Although there were other American Impressionists, most of the remainder have slipped into relative obscurity. Here I will cover, a bit more briefly, three of those for whom there are still a reasonable number of good quality images freely available.
The most prominent of all American Impressionists was, of course, Mary Cassatt. However as she spent most of her career in France and is generally grouped with the other French Impressionists, I do not intend covering her work in this series.
The remaining, and very prominent, painter who needs to be included is John Singer Sargent, an American who worked for most of his career in the UK, but who has left a lasting impression throughout the US, Europe, and the rest of the world. I will cover him next, before moving on to look at Australian Impressionists.
Theodore Robinson (1852-1896)
Born in Irasburg, Vermont, he moved to Evansville, Wisconsin, and studied briefly in Chicago. In 1874 he attended classes in New York, at the National Academy of Design and the Art Students League, before travelling to Paris in 1876. There he was a pupil of Carolus-Duran and Gérôme at the Academie des Beaux-Arts, and had his first paintings accepted at the Paris Salon in 1877. Although only a couple of years behind John Singer Sargent, they do not appear to have been particular friends. He returned to the US in 1879, where he continued to paint in a slightly loose realist style.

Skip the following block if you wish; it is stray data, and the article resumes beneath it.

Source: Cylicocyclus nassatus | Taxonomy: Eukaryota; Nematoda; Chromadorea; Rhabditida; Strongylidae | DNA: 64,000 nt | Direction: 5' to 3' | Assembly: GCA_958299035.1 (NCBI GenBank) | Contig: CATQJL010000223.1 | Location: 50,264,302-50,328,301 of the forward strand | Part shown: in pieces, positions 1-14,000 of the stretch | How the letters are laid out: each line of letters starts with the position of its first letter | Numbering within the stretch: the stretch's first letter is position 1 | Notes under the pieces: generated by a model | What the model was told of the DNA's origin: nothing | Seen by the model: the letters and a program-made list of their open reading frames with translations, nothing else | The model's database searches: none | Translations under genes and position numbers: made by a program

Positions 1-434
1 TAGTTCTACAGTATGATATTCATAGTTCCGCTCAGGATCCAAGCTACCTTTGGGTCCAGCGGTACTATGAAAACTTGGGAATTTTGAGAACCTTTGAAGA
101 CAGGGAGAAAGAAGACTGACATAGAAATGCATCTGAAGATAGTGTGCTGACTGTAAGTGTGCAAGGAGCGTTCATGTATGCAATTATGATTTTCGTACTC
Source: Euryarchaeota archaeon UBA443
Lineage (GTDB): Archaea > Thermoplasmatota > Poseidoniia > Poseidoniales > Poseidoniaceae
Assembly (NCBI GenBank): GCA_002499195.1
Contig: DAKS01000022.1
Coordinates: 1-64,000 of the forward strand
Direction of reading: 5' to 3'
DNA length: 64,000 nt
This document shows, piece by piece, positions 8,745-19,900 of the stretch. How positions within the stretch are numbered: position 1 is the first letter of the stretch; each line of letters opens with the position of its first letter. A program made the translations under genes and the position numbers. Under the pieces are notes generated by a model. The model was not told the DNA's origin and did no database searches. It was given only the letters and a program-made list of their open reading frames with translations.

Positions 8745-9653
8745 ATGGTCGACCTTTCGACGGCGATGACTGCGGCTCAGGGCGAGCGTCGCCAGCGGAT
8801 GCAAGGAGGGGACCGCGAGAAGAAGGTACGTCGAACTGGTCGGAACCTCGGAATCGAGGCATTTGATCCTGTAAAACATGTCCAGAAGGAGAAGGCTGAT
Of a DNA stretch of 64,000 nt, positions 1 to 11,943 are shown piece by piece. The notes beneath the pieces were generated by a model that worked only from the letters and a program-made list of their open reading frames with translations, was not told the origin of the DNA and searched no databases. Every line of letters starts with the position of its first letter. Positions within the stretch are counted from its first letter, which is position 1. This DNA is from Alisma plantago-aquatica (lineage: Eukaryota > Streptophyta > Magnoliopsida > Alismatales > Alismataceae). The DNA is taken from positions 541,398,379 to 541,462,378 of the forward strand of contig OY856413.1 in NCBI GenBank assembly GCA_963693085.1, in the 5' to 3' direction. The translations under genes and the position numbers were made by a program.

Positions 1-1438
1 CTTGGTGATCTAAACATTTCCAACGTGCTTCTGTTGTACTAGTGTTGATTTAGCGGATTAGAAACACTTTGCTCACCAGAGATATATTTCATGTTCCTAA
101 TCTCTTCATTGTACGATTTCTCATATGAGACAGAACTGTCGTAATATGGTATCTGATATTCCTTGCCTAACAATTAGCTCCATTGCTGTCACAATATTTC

In 1884 he returned to France, and based himself on Giverny, where he was one of several painters who gravitated to Monet. Robinson’s style rapidly became impressionist, and he became very close to Monet.
He returned to the US in 1892, where he taught at Brooklyn Art School and ran summer classes near the Catskill Mountains. Basing himself in New York, he became close to Twachtman and Weir, painting with them at the Cos Cob Art Colony in Connecticut. In 1895 he was active in Vermont, and started to plan a return visit to France. However he died suddenly (of asthma) in 1896.